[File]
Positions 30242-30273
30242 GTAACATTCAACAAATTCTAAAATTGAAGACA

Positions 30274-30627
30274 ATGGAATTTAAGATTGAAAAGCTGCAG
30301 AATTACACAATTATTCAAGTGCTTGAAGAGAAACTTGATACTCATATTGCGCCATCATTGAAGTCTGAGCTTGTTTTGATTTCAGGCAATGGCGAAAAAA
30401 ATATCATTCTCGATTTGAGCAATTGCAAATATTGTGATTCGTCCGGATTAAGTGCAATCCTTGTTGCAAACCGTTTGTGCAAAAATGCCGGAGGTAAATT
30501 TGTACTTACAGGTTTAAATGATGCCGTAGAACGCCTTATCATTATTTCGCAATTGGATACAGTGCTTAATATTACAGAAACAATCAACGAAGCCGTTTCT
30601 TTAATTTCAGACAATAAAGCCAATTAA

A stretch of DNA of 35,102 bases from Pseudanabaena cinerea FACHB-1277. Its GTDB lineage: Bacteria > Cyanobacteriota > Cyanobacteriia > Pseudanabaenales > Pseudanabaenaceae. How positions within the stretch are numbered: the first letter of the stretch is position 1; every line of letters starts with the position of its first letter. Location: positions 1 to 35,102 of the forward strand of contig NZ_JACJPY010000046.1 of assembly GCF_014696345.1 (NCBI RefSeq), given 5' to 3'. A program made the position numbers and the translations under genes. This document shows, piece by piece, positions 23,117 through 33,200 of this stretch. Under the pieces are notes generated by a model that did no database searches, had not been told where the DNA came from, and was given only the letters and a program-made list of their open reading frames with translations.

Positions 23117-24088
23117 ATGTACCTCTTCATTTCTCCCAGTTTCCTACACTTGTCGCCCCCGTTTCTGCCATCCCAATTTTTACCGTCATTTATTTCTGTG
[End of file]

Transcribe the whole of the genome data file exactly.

Positions 30242-30273
30242 GTAACATTCAACAAATTCTAAAATTGAAGACA

Positions 30274-30627
30274 ATGGAATTTAAGATTGAAAAGCTGCAG
30301 AATTACACAATTATTCAAGTGCTTGAAGAGAAACTTGATACTCATATTGCGCCATCATTGAAGTCTGAGCTTGTTTTGATTTCAGGCAATGGCGAAAAAA
30401 ATATCATTCTCGATTTGAGCAATTGCAAATATTGTGATTCGTCCGGATTAAGTGCAATCCTTGTTGCAAACCGTTTGTGCAAAAATGCCGGAGGTAAATT
30501 TGTACTTACAGGTTTAAATGATGCCGTAGAACGCCTTATCATTATTTCGCAATTGGATACAGTGCTTAATATTACAGAAACAATCAACGAAGCCGTTTCT
30601 TTAATTTCAGACAATAAAGCCAATTAA

A stretch of DNA of 35,102 bases from Pseudanabaena cinerea FACHB-1277. Its GTDB lineage: Bacteria > Cyanobacteriota > Cyanobacteriia > Pseudanabaenales > Pseudanabaenaceae. How positions within the stretch are numbered: the first letter of the stretch is position 1; every line of letters starts with the position of its first letter. Location: positions 1 to 35,102 of the forward strand of contig NZ_JACJPY010000046.1 of assembly GCF_014696345.1 (NCBI RefSeq), given 5' to 3'. A program made the position numbers and the translations under genes. This document shows, piece by piece, positions 23,117 through 33,200 of this stretch. Under the pieces are notes generated by a model that did no database searches, had not been told where the DNA came from, and was given only the letters and a program-made list of their open reading frames with translations.

Positions 23117-24088
23117 ATGTACCTCTTCATTTCTCCCAGTTTCCTACACTTGTCGCCCCCGTTTCTGCCATCCCAATTTTTACCGTCATTTATTTCTGTG